A similar “Living Pharmacy” project is also taking shape in the Paiter Surui community, who live east of the Yawanawa along the Mato Grosso-Rondônia border. There, an indigenous botanist with a near-encyclopedic knowledge of Amazonian plants has already cataloged dozens of medicinal species, preserving knowledge of these plants for future generations within and outside the community.
The Surui reached another milestone in this process when they recently published a book of their own, which faithfully documents their own history in their people’s own words. “A History of the Beginning and the End of the World: The Paiter Surui First Contact” contains 16 accounts from elders in the community – men and women who have survived violence, disease, and despair and who exemplify Surui resilience. Theirs is a tale of determination, humanity, and bravery, but also one that portrays life in the “old times” before contact in 1969 with the yara, or white man: from celebrations and sacred rituals to their community’s traditional cuisine and mastery of medicinal plants.
The book was written by Surui leaders and translated from the Paiter language to Portuguese by the young members of the Surui Paiter community. As with the Yawanawa children’s book, the Surui compilation is a project spearheaded by Forest Trends’ Communities Initiative with financial support from the IKEA Foundation and Fundo Vale. These books are an important step in eternalizing cultures that traditionally shared their knowledge through oral storytelling and were on the brink of extinction in the decades following contact with Western society.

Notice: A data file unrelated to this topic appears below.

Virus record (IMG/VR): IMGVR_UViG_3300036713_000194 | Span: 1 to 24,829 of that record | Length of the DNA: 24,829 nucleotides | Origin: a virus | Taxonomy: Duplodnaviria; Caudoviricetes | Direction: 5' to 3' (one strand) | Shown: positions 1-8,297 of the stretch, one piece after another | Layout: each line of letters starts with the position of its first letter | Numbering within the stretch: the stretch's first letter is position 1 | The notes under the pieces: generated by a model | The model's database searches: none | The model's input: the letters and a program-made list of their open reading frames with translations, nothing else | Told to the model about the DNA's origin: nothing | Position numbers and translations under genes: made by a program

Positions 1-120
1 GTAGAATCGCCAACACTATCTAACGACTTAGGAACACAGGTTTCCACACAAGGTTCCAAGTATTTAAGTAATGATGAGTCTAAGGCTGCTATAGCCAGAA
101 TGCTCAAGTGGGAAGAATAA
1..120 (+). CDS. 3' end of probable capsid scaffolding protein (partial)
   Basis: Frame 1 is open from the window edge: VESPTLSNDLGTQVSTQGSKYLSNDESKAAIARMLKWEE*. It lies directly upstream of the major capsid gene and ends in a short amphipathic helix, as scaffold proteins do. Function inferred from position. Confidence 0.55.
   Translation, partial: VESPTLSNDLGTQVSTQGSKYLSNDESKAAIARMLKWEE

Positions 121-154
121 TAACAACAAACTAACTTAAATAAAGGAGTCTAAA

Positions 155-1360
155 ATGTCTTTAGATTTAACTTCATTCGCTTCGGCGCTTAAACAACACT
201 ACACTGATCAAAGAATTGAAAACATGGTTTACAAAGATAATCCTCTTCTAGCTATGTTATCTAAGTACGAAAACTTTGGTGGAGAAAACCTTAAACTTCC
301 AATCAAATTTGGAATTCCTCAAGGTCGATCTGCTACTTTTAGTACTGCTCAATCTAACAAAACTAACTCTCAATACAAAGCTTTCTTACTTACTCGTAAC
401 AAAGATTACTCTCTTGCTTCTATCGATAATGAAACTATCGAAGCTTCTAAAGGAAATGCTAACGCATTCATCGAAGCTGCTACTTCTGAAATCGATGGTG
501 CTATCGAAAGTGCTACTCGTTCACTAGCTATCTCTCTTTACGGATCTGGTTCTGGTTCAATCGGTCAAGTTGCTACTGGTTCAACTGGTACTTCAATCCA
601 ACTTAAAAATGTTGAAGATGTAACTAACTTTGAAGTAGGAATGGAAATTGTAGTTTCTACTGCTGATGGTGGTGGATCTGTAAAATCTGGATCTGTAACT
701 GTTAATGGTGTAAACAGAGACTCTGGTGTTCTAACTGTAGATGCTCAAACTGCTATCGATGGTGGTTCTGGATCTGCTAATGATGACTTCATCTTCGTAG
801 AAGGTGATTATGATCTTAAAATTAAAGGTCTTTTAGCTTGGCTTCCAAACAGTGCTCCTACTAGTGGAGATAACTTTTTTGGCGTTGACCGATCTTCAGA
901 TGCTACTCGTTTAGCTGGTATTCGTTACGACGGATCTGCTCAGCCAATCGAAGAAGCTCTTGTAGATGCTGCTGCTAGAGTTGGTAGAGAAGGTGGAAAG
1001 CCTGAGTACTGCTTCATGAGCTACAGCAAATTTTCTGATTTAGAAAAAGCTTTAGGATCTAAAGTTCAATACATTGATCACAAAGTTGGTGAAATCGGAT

Combining Old and New
At the same time these communities are attempting to preserve history, leaders like Tata have become agents of change in their communities. Under his leadership, for example, Yawanawa women were permitted to become shamans for the first time; today, four women have achieved or are working towards this status.
Yawanawa and Surui women are also building new economic opportunities by reclaiming their artisan roots, promoting traditions like making jewelry and pottery decorated with patterns that communicate their tribe’s values and history. Linking these artisans to the outside world transmits these cultural traditions while providing economic opportunities that are critical to enable the Yawanawa to remain on their land.
The Yawanawa and Surui are just two of many communities – both indigenous and non-indigenous, from the Amazon to the Horn of Africa to the Australian Outback – who are battling to retain traditional knowledge. Especially in times of turmoil, Tata and leaders like him are the “librarians of the natural world” who keep us grounded in time-tested solutions for sustainability, food security, and conservation.
Governments have recently gone to great lengths to preserve our planet’s biological diversity, even building a global “doomsday vault” of seeds on a remote Norwegian island to protect against catastrophic loss of genetic diversity. What are the steps we must take to ensure cultural knowledge is also preserved for the benefit of future generations? At Forest Trends, we believe that process begins with recognizing and valuing the wisdom of our community elders before it’s too late, and capturing the knowledge all societies can gain from them.
So while we struggle to forge a path forward, piecing together the puzzle of balancing our planet’s finite resources with humanity’s unprecedented needs, we should take comfort in the examples set by our indigenous leaders and let those examples guide us.
Michael Jenkins is CEO and Founding President of Forest Trends.